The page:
McCallum might now want to take that 2010 compromise legislation out of the bottom drawer.

Gender equity and a new emphasis on social policy

The new cabinet, as promised, has an equal number of women and men.

On the face of it, the new Prime Minister has not had to make compromises on competence to achieve that gender balance.

International lawyer Catherine McKenna at Environment and Climate Change, humanitarian doctor Jane Philpott at Health, former Manitoba NDP minister MaryAnn Mihychuk at the newly named ministry of Employment, Workforce Development and Labour, and medical geographer Kirsty Duncan at the ministry of Science hardly look like folks who got their jobs through affirmative action.

Based on their CVs, they are all a far sight more qualified than the (mostly) men Stephen Harper put into those jobs.

The new Trudeau cabinet is smaller than Harper’s, who had allowed it to balloon to near-record size.

But it is not as small as was Kim Campbell’s, back in 1993.

It was Campbell who championed a reform that would mean a leaner and meaner government, bringing various security agencies together in one Public Security ministry and putting all the social programs, save health, into a single Human Resources and Social Development ministry.

With his emphasis on re-defining the Canadian social union -- as part of a radical budget cutting exercise that would see deep cuts in federal transfers to the provinces -- Jean Chrétien expanded the social development role, creating parallel policy and service delivery ministries, and re-created a separate labour ministry.

Not surprisingly, Harper gave extremely short shrift to social development and human resources.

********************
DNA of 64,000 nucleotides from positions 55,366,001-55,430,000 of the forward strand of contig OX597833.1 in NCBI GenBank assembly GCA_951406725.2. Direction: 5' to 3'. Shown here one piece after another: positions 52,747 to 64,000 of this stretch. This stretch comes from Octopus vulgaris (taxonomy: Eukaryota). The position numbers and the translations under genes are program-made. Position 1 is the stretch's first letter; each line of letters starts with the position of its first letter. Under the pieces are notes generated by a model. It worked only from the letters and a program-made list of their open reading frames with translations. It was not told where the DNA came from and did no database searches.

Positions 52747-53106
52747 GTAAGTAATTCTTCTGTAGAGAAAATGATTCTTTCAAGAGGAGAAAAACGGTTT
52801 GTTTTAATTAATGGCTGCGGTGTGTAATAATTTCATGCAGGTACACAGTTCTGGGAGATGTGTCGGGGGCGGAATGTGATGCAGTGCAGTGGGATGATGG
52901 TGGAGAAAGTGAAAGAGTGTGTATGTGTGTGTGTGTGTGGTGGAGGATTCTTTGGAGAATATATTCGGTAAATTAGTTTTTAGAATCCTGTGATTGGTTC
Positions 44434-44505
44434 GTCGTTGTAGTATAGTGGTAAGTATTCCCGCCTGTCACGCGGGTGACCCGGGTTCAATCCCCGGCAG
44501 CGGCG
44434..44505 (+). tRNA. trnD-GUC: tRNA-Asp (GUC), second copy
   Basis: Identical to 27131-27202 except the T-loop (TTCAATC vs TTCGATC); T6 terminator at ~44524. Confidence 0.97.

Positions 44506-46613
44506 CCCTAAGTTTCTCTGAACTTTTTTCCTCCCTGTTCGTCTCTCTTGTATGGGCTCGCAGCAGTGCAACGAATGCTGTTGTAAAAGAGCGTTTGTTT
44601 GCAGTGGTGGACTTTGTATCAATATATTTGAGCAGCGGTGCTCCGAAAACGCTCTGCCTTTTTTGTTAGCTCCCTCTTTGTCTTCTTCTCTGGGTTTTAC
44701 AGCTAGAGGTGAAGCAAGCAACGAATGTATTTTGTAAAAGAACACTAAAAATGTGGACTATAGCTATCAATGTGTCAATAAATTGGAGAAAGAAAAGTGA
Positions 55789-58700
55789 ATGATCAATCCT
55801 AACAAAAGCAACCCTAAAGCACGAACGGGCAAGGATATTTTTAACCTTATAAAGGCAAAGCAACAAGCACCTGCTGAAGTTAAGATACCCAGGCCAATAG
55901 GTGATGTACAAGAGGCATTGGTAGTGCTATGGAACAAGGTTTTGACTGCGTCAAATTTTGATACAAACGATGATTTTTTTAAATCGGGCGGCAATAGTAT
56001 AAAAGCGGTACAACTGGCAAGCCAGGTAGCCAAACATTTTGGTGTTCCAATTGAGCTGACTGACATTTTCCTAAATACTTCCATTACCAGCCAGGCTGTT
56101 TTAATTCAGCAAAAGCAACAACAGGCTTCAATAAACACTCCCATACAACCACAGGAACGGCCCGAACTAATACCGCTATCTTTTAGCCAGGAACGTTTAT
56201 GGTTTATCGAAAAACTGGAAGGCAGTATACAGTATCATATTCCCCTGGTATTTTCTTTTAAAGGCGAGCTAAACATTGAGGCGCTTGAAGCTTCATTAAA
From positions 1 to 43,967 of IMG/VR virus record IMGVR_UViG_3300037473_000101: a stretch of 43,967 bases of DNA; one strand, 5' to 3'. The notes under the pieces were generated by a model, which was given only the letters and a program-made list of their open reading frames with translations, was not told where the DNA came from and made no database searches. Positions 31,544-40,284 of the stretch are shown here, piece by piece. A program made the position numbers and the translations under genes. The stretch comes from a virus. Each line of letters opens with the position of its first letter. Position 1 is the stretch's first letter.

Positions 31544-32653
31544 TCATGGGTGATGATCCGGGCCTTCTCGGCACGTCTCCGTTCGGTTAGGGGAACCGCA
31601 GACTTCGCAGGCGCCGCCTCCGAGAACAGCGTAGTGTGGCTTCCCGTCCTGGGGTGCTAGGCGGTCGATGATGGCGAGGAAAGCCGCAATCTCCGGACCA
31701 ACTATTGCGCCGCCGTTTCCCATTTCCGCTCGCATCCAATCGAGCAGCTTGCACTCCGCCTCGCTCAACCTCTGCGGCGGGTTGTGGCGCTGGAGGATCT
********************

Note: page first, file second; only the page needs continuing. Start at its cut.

On his watch, they were all bundled into a single Employment ministry.

While naming a smaller cabinet than Harper’s, Trudeau has notably added ministers in the social services and social policy area.

Now, instead of one Employment ministry we have both Mihychuk’s, which is a re-invention of the former Employment ministry, and the job Trudeau gave to Quebec economist Jean-Yves Duclos, the new role of Minister of Families, Children and Social Development.

The task of bringing in Trudeau’s priority number one, the so-called middle class tax cut, will primarily be Bill Morneau’s. He’s the media darling new Finance Minister, with the much touted solid Bay Street credentials.

Morneau might, however, want to consult his economist colleague at the new Families ministry on the middle class tax cut business.

That tax cut is supposed to help those with taxable incomes between $45,000 and $90,000, while raising the rate for those whose taxable incomes are greater than $200,000.

But here’s how it will really work.

All those with taxable income between $90,000 and $200,000 will also get a cut -- on the portion of their income up to $90,000.

In dollar terms, that means those with taxable incomes of $90,000 and higher will benefit more than those with lower incomes.